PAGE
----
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Employment Law – Background

A former director at an aged care service provider has been found guilty of contempt of court after he deleted information relevant to a confidential information claim being brought against him the night before he was due for court.

Employment Law – Facts                          

In essence:

  • The director of technology and innovation at Mirus Australia resigned on July 13 2015, before the company terminated him on August 7 2015
  • He did not deny that he removed information from the client management system and uploaded it into a laptop after he left
  • Mirus became aware that he and another former employee were going to start up their own aged care business
  • On August 24, 26 and 28 Mirus’ lawyers sent the director letters stating he was in breach of the restraint clause in his employment contract and required that the confidential information, intellectual property and devices be returned for examination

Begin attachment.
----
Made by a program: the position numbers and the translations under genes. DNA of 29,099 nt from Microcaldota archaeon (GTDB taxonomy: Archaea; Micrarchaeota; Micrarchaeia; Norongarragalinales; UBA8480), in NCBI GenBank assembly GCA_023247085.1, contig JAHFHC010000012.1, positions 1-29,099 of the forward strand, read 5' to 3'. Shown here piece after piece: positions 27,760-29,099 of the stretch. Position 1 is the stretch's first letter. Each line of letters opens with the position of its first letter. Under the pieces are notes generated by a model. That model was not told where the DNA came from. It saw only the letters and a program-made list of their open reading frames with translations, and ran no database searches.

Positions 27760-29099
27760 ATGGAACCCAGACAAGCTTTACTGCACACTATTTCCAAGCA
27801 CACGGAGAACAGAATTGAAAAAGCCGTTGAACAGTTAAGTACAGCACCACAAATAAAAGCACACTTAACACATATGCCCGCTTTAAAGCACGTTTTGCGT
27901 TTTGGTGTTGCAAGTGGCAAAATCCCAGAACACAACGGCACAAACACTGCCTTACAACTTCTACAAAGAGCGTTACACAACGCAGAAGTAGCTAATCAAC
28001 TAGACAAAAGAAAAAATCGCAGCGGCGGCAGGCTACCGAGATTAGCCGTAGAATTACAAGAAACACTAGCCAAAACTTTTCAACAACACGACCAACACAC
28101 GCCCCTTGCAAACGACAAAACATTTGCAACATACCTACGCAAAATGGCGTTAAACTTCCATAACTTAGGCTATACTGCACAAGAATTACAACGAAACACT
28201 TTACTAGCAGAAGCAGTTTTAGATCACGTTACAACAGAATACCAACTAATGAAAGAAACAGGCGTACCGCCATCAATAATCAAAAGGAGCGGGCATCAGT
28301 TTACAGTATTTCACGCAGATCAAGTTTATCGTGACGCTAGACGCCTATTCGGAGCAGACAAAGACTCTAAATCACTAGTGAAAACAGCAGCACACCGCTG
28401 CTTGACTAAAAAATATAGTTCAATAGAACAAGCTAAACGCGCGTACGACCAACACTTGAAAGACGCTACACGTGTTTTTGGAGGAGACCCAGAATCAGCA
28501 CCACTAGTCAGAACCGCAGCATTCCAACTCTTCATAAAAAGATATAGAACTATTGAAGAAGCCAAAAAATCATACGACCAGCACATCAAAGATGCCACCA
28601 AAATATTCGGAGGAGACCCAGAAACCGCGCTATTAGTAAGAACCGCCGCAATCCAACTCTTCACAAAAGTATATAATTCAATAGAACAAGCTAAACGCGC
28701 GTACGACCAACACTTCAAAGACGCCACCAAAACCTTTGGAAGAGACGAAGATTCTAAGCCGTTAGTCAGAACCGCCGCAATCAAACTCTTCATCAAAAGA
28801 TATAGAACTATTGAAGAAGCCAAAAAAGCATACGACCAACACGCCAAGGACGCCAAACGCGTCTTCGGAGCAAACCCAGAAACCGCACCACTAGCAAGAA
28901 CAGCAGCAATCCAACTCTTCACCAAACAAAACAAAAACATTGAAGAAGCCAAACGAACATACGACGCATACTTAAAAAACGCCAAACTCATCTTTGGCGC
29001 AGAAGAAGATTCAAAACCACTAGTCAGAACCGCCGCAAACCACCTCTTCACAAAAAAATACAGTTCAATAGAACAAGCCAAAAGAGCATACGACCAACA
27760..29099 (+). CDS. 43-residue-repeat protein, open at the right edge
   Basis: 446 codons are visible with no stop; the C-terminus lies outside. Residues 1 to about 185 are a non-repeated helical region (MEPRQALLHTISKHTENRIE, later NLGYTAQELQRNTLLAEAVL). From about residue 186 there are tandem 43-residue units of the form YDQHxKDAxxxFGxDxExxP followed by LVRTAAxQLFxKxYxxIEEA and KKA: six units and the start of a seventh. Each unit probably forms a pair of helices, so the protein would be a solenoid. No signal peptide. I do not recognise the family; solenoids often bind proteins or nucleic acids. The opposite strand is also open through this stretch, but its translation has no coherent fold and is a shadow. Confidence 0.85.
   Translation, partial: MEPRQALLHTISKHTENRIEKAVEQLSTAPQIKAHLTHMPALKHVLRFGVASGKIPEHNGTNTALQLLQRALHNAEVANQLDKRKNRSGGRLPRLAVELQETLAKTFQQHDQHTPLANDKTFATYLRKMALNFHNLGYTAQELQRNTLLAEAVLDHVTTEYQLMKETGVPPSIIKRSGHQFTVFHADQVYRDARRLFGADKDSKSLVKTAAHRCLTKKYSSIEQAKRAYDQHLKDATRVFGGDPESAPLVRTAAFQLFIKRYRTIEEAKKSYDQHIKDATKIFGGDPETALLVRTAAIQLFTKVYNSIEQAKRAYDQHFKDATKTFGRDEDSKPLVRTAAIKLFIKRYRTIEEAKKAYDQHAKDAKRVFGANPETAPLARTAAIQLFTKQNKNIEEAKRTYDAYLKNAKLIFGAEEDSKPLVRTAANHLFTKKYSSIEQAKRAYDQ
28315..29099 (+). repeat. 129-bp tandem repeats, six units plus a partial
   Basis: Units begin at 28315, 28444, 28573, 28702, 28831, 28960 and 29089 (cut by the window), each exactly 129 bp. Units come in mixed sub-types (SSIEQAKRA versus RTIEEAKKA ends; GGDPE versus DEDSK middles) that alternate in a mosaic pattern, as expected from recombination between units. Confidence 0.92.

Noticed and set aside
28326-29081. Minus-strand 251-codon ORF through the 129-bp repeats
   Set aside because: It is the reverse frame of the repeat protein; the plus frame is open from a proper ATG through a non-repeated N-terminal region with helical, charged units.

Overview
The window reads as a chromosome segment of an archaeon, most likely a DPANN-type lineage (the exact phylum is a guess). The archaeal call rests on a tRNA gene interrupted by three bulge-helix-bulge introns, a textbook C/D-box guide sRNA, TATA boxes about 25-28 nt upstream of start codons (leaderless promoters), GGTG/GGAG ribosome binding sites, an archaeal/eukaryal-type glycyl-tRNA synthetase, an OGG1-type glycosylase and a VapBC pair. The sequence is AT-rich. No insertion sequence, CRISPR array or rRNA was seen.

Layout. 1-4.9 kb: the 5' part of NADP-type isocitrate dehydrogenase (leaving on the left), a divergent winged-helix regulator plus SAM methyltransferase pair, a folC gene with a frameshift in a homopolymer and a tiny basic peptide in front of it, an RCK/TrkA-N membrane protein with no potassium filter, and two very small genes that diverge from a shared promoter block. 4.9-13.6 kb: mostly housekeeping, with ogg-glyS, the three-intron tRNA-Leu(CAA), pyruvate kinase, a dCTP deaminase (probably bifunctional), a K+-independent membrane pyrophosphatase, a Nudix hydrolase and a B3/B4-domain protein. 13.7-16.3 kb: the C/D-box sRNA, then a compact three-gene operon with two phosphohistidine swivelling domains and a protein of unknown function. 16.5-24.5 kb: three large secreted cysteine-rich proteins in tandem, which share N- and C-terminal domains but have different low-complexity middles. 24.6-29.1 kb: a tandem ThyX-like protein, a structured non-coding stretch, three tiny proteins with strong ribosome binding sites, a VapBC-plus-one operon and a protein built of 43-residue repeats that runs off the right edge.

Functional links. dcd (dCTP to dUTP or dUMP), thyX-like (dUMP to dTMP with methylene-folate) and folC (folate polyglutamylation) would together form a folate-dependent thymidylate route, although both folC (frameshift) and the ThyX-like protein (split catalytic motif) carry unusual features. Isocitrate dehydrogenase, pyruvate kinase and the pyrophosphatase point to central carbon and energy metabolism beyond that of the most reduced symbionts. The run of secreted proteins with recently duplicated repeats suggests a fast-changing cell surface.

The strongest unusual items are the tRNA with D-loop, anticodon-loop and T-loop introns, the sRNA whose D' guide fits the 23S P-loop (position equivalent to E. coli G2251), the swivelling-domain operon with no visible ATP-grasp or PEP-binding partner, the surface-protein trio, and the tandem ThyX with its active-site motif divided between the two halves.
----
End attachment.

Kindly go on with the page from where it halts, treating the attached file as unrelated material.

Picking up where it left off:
• On September 7 2015, Mirus initiated legal proceedings against the director
  • It was alleged the director deleted relevant documents on September 7 2015 – the night before he was due to attend court

Employment Law – Decision                                          

The NSW Supreme Court:

  • held that the director had interfered with the administration of justice when he destroyed evidence by deleting documents on his laptop
  • stated “there is no room for doubt, on the expert evidence, that between 6.33pm and 7.19pm on 7 September 2015 the SDELETE function was run on the Surface Pro [laptop]”
  • believed the director intentionally deleted the documents relevant to the litigation to prevent them for being located
  • found the director in contempt of court and required he pay the company’s indemnity costs

The decision is available for you to read through the hyperlink:

Mirus Australia Pty Ltd v Gage [2017] NSWSC 1046 (11 August 2017)

 Tips for Employers

Our Matthews Folbigg Workplace Solutions employment law team recommends employers:

  • review this employment law decision
  • seek the assistance of an employment lawyer to understand the impacts of this employment law decision
  • ensure that employment contracts contain well drafted restraint provisions which are appropriate to an employee’s employment
  • damages can apply for breaches of employment contracts and some employment law policies (which an employment lawyer can advise on)
  • raise any employment law questions with an employment lawyer

Employment Law – More Information

Please call the leading employment lawyers in Parramatta, the Matthews Folbigg Workplace Solutions employment law team on 9635-7966 to speak with one of our employment lawyers.